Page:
Eoin Butler's Q&A

 

MARION FOSSETT, ringmistress, Fossett’s Circus on the enduring appeal of life in the ring

How much of the year do you spend on the road?We usually go out around St Patrick’s Day and tour right through to the end of October. During the summer, that means doing at least one show a day. Often we’ll perform twice on the same day, pack up and travel to the next town that night.

Your show no longer includes animals. Why?No, we haven’t had wild animals for the past five years. But the star of the show is still a little terrier called Max who comes on riding a pony and tears the place up. The kids love him. This year, two acrobats from Ringling Brothers and Barnum Bailey are topping the bill. They do a high wire with no safety net. For the final trick, she stands on his shoulders and he walks across...

Wait, you’re not going to give the ending away?It’s a two-hour show. There’s a lot more I’m not going to tell you about, don’t worry!

How far back does the circus tradition go in your family?Fossett’s was founded in 1888. So we’re older than the Abbey Theatre. I’m fourth generation. Otto the Clown is played by my nephew Edward Fossett Jr, so we’re well into our fifth now. I’d describe it as a traditional circus with West End production values.

If someone announced that they wanted to become — I don’t know — a quantity surveyor, would they find themselves disconnected from the family, Scientology-style?Not at all. Sure, I left to become a singer and my family were all very proud of me. I performed in a group called Sheeba in Eurovision in 1981, with Maxi – who is still my best friend. We sang a song called Horoscopes.

Long before Richard Dawkins, you were making the case for rationality over superstition through song!Yes, the song was sort of denouncing astrology. It was an unusual subject matter for a song, but it was very popular.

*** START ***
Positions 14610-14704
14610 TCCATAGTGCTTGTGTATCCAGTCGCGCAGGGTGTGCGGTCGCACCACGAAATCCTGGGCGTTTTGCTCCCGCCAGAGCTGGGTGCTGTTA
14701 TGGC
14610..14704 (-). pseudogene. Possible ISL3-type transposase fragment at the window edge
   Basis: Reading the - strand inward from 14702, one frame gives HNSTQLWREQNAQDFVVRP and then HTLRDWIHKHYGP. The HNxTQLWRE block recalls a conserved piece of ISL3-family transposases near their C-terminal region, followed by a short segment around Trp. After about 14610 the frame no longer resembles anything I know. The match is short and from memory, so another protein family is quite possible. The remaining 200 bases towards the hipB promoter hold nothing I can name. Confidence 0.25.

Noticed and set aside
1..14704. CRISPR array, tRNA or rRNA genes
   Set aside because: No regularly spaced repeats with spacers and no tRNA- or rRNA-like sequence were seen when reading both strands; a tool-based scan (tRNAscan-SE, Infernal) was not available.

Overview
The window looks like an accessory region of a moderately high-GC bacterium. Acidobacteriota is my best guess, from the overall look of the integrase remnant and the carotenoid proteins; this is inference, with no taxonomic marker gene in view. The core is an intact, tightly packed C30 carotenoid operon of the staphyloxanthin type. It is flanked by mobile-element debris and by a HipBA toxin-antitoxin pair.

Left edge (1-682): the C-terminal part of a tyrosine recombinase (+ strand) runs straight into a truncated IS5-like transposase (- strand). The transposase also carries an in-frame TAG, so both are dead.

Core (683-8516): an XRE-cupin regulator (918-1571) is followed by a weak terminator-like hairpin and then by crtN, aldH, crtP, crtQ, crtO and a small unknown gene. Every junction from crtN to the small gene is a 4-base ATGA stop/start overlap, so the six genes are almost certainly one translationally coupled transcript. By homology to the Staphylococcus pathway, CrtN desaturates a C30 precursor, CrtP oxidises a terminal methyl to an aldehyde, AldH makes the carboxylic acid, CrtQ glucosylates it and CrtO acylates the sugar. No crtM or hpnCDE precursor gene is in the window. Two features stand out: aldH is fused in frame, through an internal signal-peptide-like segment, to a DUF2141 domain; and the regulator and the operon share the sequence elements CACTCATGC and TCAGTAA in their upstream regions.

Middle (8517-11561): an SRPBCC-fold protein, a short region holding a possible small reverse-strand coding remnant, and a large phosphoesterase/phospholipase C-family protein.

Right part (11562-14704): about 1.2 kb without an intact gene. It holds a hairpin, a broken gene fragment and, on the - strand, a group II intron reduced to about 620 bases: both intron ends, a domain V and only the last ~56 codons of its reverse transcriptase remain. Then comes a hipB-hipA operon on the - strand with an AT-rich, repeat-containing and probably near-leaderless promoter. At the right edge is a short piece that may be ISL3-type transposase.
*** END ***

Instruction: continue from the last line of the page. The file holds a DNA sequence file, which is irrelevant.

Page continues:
Yet ironically, your outfit choices on the night were anything but rational. I’ve seen the clips!I will admit I’m guilty for a lot of Sheeba’s outfits. I did like a bit of bling. But that was the era of glitter and glam and I still think we looked fab. Shay Healy told us that if our song was judged on the video alone we’d have won hands down!

Why did you decide to rejoin the circus?There was TV series on RTÉ called The Big Top, which I co-hosted with Aonghus McAnally. I acted as ringmistress. So when my father retired as ringmaster, I suppose, I was the logical choice to succeed him.

Had you missed the lifestyle while you were away from it?Of course. Don’t forget, there were no mobile phones in those days. When I was performing around the world, if I wanted to get in touch with my parents, I would have to call the nearest Garda station and ask them to pass the message on.

It was once widely assumed that competition from mass media would prove fatal for the circus industry. Yet you’ve managed to adapt with the times?We’re a lot slicker now. People have higher expectations, so you have to be. We have rock’n‘roll lighting and we can sell tickets through our website. Performers will contact us on Facebook and send us YouTube clips of their act. And, of course, they all have agents. Yet the core of our business is traditional. We still roll into town, put up the big top and create an illusion out of sawdust and spangles.

Circus is now recognised as an art form by the Irish Government. Had it been looked down upon prior that?In certain circles, yes. Being recognised as a standalone art form by the Irish Government was great. Even bigger for us was being asked to perform for President McAleese. My father would have been so proud. A journalist said to me at the time ‘You’ve reinvented yourselves!’ I said ‘No, we haven’t. You’ve just started to see us in a different light.’

Finally, what is the enduring appeal of circus lifestyle that has convinced so many generations of your family to stick with it?Someone once said to me, ‘You can shake the sawdust out of your feet but you can’t shake it out of your blood’. That’s so true. Even when I wasn’t with the show, my heart was here. My sisters and I still call the circus home. Not a house, not a place, but the show itself. The road.

It’s where your heart is. It’s where your family is. It’s home.

Fossett’s Circus will be at the Electric Picnic in Stradbally, from August 31st to September 2nd

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